9. Using Citations to Generate Surveys of Scientific Paradigms (Mohammad, Dorr, Egan, Hassan, Muthukrishan, Qazvinian, Radev and Zajic). I really really want these guys to succeed. They basically study how humans and machines create summaries of scientific papers when given either the text of the paper, or citation snippets to the paper. The idea is to automatically generate survey papers. This is actually an area I've toyed with getting in to for a while. The summarization aspect appeals to me, and I actually know and understand the customer very well. The key issue I would like to see addressed is how these summaries vary across different users. I've basically come to the conclusion that in summarization, if you don't pay attention to the user, you're sunk. This is especially true here. If I ask for a summary of generalization bound stuff, it's going to look very different than if Peter Bartlett asks for it.

  10. Online EM for Unsupervised Models (Liang and Klein). If you want to do online EM read this paper. On the other hand, you're going to have to worry about things like learning rate and batch size (think Pegasos). I was thinking about stuff like this a year or two ago and was wondering how this would compare to doing SGD on the log likelihood directly and not doing EM at all. Percy says that asymptotically they're the same, but who knows what they're like in the real world :). I think it's interesting, but I'm probably not going to stop doing vanilla EM.
I then spent some time at workshops.

I spent the first morning in the Computational Approaches to Linguistic Creativity workshop, which was just a lot of fun. I really liked all of the morning talks: if you love language and want to see stuff somewhat off the beaten path, you should definitely read these. I went by the Semantic Evaluation Workshop for a while and learned that the most frequent sense baseline is hard to beat. Moreover, there might be something to this discourse thing after all: Marine tells us that translators don't like to use multiple translations when one will do (akin to the one sense per discourse observation). The biggest question in my head here is how much the direction of translation matters (eg., when this heuristic is violated, is it violated by the translator, or the original author)? Apparently this is under investigation. But it's cool because it says that even MT people shouldn't just look at one sentence at a time!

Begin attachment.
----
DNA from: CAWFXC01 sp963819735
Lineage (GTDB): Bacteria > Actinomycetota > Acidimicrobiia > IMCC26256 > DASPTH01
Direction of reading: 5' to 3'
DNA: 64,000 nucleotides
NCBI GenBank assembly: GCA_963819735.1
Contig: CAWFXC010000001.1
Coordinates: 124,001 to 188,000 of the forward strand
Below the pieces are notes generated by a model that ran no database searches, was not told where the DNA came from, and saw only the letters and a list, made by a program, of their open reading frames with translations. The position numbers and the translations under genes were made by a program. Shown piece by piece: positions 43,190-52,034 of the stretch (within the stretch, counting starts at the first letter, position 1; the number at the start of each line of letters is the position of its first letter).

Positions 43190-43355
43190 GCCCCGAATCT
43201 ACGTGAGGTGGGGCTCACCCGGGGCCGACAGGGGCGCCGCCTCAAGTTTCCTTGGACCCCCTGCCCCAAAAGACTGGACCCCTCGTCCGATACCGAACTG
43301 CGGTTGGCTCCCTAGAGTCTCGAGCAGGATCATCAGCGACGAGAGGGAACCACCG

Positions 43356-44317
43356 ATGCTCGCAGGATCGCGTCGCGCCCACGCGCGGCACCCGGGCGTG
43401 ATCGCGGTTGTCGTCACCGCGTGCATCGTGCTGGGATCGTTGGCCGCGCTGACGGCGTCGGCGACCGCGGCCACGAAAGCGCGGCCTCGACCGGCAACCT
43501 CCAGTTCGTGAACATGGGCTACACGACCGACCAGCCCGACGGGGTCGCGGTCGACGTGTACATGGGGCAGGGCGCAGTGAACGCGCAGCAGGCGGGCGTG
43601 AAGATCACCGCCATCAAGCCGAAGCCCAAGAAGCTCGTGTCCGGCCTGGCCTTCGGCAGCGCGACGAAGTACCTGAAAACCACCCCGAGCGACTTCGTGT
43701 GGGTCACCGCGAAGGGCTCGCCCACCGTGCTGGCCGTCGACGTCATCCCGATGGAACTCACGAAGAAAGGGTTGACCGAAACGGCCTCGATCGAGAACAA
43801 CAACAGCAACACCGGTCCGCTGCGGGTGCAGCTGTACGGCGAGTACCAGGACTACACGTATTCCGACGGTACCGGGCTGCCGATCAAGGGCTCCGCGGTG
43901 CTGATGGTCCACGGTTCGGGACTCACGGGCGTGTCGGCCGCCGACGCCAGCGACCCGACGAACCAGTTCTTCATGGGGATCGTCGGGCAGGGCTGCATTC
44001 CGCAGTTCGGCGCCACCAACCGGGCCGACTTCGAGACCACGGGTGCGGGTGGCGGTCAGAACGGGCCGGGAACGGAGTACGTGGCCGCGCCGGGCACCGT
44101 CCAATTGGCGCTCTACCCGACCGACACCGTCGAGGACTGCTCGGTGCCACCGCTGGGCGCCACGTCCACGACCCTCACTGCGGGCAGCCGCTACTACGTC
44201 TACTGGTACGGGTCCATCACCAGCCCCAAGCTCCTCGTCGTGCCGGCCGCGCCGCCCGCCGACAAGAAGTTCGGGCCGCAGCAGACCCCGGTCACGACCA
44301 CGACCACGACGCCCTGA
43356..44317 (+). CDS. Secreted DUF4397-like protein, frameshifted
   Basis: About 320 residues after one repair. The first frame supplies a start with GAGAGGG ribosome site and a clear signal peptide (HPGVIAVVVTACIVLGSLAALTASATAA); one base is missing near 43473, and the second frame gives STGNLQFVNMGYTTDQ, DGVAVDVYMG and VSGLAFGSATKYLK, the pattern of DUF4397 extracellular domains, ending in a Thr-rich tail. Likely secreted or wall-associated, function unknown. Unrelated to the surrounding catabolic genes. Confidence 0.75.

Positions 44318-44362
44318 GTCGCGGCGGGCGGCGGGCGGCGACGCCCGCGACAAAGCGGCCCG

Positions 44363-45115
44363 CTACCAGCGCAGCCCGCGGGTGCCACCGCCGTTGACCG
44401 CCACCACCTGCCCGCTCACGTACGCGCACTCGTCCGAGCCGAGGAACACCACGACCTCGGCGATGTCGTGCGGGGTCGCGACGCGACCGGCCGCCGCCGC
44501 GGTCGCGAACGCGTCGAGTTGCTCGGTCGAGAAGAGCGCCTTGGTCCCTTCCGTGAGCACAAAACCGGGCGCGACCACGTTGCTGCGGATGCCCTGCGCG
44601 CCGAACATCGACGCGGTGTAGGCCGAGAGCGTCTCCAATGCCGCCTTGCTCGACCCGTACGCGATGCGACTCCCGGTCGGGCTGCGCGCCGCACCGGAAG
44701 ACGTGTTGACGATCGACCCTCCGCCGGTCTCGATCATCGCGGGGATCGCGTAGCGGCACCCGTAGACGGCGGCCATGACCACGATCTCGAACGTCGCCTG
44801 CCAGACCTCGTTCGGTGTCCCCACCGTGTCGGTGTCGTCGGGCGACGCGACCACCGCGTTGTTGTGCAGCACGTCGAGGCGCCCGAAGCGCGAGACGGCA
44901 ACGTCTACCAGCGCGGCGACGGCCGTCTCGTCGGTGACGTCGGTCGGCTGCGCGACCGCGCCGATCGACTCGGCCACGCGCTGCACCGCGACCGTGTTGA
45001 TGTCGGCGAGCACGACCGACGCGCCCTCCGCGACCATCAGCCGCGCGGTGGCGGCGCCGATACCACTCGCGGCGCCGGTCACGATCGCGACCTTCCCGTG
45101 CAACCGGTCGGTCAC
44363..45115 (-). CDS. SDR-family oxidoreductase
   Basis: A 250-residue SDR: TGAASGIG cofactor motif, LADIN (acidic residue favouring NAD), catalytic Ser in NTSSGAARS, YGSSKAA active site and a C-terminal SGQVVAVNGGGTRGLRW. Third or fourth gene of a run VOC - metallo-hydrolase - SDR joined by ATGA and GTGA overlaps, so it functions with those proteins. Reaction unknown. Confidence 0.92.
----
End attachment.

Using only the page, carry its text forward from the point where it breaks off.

Andrew McCallum gave a great, million-mile-an-hour invited talk on joint inference in CoNLL. I'm pretty interested in this whole joint inference business, which also played a big role in Jason Eisner's invited talk (that I sadly missed) at the semi-supervised learning workshop. To me, the big question is: what happens if you don't actually care about some of the tasks. In a probabilistic model, I suppose you'd marginalize them out... but how should you train? In a sense, since you don't care about them, it doesn't make sense to have a real loss associated with them. But if you don't put a loss, what are you doing? Again,in probabilistic land you're saved because you're just modeling a distribution, but this doesn't answer the whole question.

Al Aho gave a fantastically entertaining talk in the machine translation workshop about unnatural language processing. How the heck they managed to get Al Aho to give an invited talk is beyond me, but I suspect we owe Dekai some thanks for this. He pointed to some interesting work that I wasn't familiar with, both in raw parsing (eg., how to parse errorfull strings with a CFG when you want to find the closest in edit distance string that is parseable by a CFG) and natural language/programming language interfaces. (In retrospect, the first result is perhaps obvious had I actually thought much about it, though probably not so back in 1972: you can represent edit distance by a lattice and then parse the lattice, which we know is efficient.)

Anyway, there were other things that were interesting, but those are the ones that stuck in my head somehow (note, of course, that this list is unfairly biased toward my friends... what can I say? :P).

So, off to ICML on Sunday. I hope to see many of you there!

09 June 2009

Navigating ICML